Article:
Fox Nation’s Tucker Carlson has been getting a lot of press lately. He has been defending his colleague Piers Morgan, reporting on the riots, and has been involved in a documentary project. But how does he fit into this new era of television?
a darkening arc
When Tucker Carlson took over the Fox News prime-time show, the network was in the midst of a civil war. An internal revolt raged against conservative pundits as well as pro-Trump prime-time hosts, and Carlson’s presence prompted a tense moment in the newsroom.
Carlson’s comments have been widely criticized, and the network has faced pressure to fire him. Still, Carlson’s far-right politics continue to draw support. He has been endorsed by various brands, and his Netflix show “Tucker Carlson Tonight” has attracted 102 advertisers in the first quarter of 2020.
The network’s bottom line depends on its subscribers. But it also faces increased competition from far-right viewers. During the first quarter of 2019, Carlson’s show drew 2.895 million viewers. That’s a huge boost, especially in a prime-time slot.
In the past, Carlson has taken on the role of a white nationalist, trafficking in the term “Great Replacement” and incendiary claims. His show emphasized big-city crime and immigration. Despite the fact that he has repeatedly dismissed allegations of racism, he still has a large following.
his reporting on the riots
Fox Nation, the right-wing streaming service, released a documentary series that promoted a conspiracy theory about the January 6th riot. In the series, Tucker Carlson claims that the riot was orchestrated by Trump opponents and the government.
Carlson has been promoting his theory since the day of the riot. He uses interviews with a select group of guests, from far-right media outlets, to promote his narrative.
The series is being promoted on Fox & Friends, the morning show of the top-rated cable news network. Although the episodes have not yet aired on Fox News, the promotional videos were aired late last week.
A few days before the series premiere, the documentary was criticized for cherry-picking footage from news sources. During one of the clips, a white police officer kneed a protester in the neck. That person, George Floyd, was later killed.
According to the Washington Post, between 2,000 and 2,500 people entered the Capitol. A few dozen planned violence. But only a handful of individuals were actually able to storm the building, and the crowd turned violent only after police used non-lethal munitions.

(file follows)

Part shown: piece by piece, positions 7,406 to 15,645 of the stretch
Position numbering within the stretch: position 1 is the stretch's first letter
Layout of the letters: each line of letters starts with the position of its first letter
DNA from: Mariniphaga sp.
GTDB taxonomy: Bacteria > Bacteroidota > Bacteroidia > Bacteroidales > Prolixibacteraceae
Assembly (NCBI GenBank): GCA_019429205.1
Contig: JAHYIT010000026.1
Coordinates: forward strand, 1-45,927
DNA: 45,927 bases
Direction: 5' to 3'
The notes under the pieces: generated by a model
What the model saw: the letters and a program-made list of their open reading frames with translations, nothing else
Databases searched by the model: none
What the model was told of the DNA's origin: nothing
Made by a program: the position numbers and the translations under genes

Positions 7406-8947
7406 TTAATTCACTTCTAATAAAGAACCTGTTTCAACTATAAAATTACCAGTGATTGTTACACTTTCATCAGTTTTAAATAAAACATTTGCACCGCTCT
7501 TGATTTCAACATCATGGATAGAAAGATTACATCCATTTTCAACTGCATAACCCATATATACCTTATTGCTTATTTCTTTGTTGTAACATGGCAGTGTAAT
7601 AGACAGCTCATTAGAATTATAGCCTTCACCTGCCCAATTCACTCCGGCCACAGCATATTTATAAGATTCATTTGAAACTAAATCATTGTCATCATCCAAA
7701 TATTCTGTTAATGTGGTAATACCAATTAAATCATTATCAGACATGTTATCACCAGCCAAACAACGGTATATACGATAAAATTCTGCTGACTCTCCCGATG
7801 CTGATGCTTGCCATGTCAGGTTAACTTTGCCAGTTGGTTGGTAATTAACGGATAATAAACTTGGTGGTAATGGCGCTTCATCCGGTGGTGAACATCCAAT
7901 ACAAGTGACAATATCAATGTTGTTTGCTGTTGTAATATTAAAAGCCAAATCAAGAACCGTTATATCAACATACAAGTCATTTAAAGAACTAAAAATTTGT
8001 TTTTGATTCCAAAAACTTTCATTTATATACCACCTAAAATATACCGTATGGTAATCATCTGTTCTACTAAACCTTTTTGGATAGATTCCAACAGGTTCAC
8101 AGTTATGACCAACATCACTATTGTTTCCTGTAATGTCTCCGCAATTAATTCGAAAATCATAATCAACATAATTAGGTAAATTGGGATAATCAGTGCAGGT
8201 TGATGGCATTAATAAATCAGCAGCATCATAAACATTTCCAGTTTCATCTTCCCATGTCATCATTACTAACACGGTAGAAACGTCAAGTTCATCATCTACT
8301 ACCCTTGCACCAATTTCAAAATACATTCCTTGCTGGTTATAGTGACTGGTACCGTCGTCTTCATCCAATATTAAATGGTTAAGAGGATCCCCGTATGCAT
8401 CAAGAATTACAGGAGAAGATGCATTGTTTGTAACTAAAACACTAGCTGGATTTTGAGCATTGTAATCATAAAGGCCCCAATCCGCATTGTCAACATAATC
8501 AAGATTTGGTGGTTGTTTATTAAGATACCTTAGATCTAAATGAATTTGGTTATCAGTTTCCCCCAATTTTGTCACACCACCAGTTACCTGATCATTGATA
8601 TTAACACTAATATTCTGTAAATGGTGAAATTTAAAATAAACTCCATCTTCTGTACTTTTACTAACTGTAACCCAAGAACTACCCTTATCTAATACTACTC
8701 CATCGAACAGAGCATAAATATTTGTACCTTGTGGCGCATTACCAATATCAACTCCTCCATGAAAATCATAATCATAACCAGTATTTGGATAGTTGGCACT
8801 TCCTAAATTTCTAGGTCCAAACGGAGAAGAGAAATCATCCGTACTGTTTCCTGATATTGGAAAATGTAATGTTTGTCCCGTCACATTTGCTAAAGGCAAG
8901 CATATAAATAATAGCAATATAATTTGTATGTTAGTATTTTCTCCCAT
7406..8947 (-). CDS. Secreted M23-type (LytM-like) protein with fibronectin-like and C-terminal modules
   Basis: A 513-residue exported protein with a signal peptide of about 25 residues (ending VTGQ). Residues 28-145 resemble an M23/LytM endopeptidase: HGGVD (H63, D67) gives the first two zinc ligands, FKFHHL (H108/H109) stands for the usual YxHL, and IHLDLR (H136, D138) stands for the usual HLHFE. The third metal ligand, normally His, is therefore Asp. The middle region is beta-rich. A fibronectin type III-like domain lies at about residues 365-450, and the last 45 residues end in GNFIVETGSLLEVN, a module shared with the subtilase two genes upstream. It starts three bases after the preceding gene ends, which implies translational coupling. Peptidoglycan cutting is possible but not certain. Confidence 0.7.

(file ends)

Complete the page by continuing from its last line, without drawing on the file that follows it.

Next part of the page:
his defense of Piers Morgan
A new show, Tucker Carlson’s Fox Nation, recently kicked off. On it, host Tucker Carlson defended British media personality Piers Morgan after his departure from Good Morning Britain.
Carlson, who has been a fan of Morgan since the start, has not been shy about his support of Morgan, even going so far as to offer him a guest spot on his Fox News program. And the “Tucker Carlson” that viewers see on primetime is a lot different than the one they experience on daytime.
Piers Morgan has been a vocal voice for Prince Harry and the royals. As a result, he has received a fair amount of backlash. Some even call him a racist. He has made a lot of disparaging remarks about Markle and Prince Harry.
When he was on Good Morning Britain, Piers Morgan argued with a colleague about the validity of a couple of Markle’s claims. In fact, he has a five-page Meghan column in the Mail on Sunday.
his documentary project
In February, Fox Nation launched a documentary project entitled “Patriot Purge”. The 90-minute series is delivered to subscribers’ inboxes every week. It has been produced by Tucker Carlson.
It is a carefully crafted piece of propaganda. Carlson relies on outside sources and conspiracy theorists to make a number of strong claims
The documentary has a dark color palette and gloomy soundtrack. The film relies heavily on innuendo, half-truths, and a flimsy array of evidence. One line sums up the entire document:
“Patriot Purge” is a slickly-produced piece of propaganda that relies on several well-known conspiracy theorists. One of them is Alex Jones. Other prominent figures are Jack Posobiec and Mike Cernovich.
Although the documentary is slick, it is riddled with errors. A major conspiracy theory about Jan. 6 used to be relegated to fringe blogs, but has now been mainstreamed by prominent voices like Carlson.
The documentary attempts to link the events of Jan. 6 with a broader conspiracy theory about white supremacy and violence. The filmmakers argue that the government’s response to 9/11 and the Capitol Storming was pretext for a “War on Terror 2.0”.
The documentary also makes several forceful claims, but these are demonstrably false. Among other things, Carlson asserts that the Justice Department charged 650 people involved in the Capitol Storming, while the Washington Post estimated 2,000-2,500 people were inside the Capitol at the time.
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